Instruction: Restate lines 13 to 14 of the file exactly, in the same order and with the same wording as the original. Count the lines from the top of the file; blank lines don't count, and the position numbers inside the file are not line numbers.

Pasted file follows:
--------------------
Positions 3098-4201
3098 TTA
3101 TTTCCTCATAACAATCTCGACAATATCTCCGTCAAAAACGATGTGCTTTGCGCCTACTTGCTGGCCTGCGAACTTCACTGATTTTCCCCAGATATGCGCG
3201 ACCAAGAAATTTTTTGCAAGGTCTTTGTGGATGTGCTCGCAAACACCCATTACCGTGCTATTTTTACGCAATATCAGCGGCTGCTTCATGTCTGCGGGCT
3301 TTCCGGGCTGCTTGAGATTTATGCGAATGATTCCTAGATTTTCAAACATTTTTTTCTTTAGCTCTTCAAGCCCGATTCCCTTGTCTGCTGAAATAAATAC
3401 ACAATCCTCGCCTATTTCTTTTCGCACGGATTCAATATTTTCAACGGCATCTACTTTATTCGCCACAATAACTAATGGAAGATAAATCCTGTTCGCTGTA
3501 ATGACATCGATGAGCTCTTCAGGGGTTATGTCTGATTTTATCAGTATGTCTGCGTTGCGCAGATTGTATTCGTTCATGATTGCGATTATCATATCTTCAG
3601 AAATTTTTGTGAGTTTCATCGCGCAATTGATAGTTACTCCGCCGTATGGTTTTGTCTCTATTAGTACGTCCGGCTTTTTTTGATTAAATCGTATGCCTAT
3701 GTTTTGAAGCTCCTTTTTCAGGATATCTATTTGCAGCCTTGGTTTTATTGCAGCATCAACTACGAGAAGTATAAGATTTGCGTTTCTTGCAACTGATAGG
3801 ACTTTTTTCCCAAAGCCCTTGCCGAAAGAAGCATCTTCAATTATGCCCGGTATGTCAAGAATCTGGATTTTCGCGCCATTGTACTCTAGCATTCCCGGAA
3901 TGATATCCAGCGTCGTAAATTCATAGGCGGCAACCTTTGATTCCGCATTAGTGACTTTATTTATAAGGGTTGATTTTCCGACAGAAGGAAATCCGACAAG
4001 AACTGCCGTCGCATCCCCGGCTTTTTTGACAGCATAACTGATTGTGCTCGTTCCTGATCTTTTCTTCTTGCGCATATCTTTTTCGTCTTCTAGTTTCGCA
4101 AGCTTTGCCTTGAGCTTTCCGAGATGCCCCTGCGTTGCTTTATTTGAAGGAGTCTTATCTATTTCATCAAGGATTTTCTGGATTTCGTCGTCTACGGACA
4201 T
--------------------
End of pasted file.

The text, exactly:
4101 AGCTTTGCCTTGAGCTTTCCGAGATGCCCCTGCGTTGCTTTATTTGAAGGAGTCTTATCTATTTCATCAAGGATTTTCTGGATTTCGTCGTCTACGGACA
4201 T